Intramurals keep students in game

The University plays host to an intramural sports conference through today.

Emily Kaiser

A student doesn’t have to be an all-star athlete to compete at the University.

While many students attend University collegiate sports games, others are active in their own leagues and clubs, which often reach levels of competition similar to the Division I teams, said Vinh Chung, intramural sports program manager.

In an effort to share ideas and compare intramural programs, the University hosted the 2005 Region V National Intramural-Recreational Sports Association Conference this week. The conference ends today.

Clint Hewitt, landscape architecture professor, spoke at the conference about including recreation in institutional master planning.

Funding recreation on campuses is critical, he said.

“The whole interest in wellness and fitness has raised a level of concern even on a college campus,” Hewitt said.

Approximately 120 professionals from Minnesota and four other states congregated to improve their intramural and recreational sports departments, Chung said.

At the University, approximately 15,000 to 20,000 students participate each year in 20 sports, Chung said.

The University has a nationally recognized campus recreation program, said James Turman, assistant vice provost for Student Affairs and department of recreational sports director.

“Over the last couple of decades, we have been a leader in professional development,” he said.

The programming allows students to continue playing sports they were active in during high school or try something new, Chung said.

“This program is important because it adds to the whole campus life and gives students other things to get their mind off of school,” he said.

Because of the high level of skill and time commitment needed to play on the University’s Division I sports teams, the intramural and club sports teams allow students to find the right amount of competition, Chung said.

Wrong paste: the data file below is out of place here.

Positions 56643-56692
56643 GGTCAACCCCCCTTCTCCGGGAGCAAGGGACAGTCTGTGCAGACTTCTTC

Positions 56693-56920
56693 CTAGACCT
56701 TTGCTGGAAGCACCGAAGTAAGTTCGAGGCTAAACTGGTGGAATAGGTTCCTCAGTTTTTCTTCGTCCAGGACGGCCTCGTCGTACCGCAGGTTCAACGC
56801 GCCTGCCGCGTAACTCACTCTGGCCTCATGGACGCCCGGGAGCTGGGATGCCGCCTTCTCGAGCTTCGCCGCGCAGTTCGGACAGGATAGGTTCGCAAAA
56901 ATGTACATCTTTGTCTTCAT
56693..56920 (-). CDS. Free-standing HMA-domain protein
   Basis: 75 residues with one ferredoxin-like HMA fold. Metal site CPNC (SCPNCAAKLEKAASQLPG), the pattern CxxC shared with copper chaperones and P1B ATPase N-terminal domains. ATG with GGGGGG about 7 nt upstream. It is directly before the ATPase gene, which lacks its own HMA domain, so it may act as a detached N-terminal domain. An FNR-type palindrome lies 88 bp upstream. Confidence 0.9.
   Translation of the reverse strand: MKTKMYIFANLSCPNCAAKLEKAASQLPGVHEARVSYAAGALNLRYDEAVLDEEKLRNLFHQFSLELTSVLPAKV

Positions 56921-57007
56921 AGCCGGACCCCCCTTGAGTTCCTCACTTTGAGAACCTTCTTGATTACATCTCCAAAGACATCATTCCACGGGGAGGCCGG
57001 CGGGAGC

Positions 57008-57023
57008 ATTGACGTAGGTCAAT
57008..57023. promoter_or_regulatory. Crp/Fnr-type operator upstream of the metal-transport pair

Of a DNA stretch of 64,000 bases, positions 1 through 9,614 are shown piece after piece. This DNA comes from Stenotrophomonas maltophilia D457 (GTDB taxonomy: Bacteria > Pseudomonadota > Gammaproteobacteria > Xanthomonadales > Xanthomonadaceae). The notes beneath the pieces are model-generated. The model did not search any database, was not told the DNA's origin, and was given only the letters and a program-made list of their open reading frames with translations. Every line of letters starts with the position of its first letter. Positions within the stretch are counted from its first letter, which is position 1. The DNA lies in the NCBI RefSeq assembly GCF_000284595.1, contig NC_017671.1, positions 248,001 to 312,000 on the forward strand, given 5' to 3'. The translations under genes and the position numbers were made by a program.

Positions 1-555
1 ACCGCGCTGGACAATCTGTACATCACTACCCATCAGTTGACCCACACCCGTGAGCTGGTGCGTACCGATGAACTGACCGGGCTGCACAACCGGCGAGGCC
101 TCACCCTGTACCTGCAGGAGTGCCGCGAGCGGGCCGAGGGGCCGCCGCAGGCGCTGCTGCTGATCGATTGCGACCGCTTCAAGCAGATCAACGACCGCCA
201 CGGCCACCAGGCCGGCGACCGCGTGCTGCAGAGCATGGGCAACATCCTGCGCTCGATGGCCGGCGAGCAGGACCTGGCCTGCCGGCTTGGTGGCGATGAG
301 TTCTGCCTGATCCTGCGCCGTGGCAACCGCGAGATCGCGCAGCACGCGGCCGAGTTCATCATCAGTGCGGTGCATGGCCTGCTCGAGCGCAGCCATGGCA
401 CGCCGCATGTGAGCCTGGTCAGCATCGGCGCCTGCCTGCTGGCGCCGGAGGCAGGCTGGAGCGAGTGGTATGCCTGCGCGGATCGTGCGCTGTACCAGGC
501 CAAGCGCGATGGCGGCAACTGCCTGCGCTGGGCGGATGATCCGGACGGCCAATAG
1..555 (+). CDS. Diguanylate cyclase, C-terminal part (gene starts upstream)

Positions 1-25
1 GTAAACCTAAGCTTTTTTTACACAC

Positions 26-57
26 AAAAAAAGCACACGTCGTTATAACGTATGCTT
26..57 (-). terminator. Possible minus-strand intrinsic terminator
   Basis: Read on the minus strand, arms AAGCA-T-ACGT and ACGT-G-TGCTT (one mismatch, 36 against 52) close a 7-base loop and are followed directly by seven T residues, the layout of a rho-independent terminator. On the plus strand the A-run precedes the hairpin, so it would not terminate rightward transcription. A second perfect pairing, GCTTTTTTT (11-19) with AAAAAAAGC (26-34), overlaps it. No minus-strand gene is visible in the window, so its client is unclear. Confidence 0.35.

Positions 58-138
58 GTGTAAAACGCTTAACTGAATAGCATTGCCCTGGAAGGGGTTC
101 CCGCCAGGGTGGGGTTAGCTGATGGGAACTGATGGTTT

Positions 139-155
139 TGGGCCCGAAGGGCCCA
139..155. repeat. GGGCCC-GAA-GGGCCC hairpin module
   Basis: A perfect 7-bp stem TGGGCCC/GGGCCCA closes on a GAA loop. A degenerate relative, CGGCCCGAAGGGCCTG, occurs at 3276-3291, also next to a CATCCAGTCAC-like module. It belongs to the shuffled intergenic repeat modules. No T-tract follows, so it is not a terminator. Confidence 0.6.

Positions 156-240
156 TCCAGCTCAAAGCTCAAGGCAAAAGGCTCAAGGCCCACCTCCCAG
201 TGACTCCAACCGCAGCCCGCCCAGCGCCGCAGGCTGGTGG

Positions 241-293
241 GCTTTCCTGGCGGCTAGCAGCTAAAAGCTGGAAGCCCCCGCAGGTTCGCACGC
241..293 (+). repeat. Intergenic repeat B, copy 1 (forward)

Approximately 1,100 to 1,500 students participate in club sports, which are the more competitive and organized teams, he said.

“We have beginners who are introduced to new sports they didn’t get in high school up to the club level, where they are very close to Division I level and can still compete with other universities,” Chung said.

Nationally, fewer than 2 percent of students who play high school sports play on college varsity teams, Turman said.

Biomedical engineering senior and club soccer president Nick DeMeuse said the recreational sports options were a reason he came to the University.

“Sports were a big part of my life growing up and it provides an opportunity to stay active,” he said.

DeMeuse said he also participated in intramural soccer, volleyball and hockey.

Club sports and intramural teams allow students to play competitively, but still be students, DeMeuse said.

Nursing junior and club sport gymnastics president Kathy Rice said she participated in ultimate Frisbee as a first-year student and now focuses on the gymnastics team.

Rice said she wouldn’t have the opportunity to participate in gymnastics without a club team.

“The gymnastics team is really good and a huge time commitment,” she said. “Our team gives students the opportunity to compete in a sport at any skill level.”

First-year student Sami Fedel said she is on a co-ed soccer team, but because the games are on weekend evenings, team members don’t take it as seriously.

“The team kind of doesn’t exist anymore,” she said.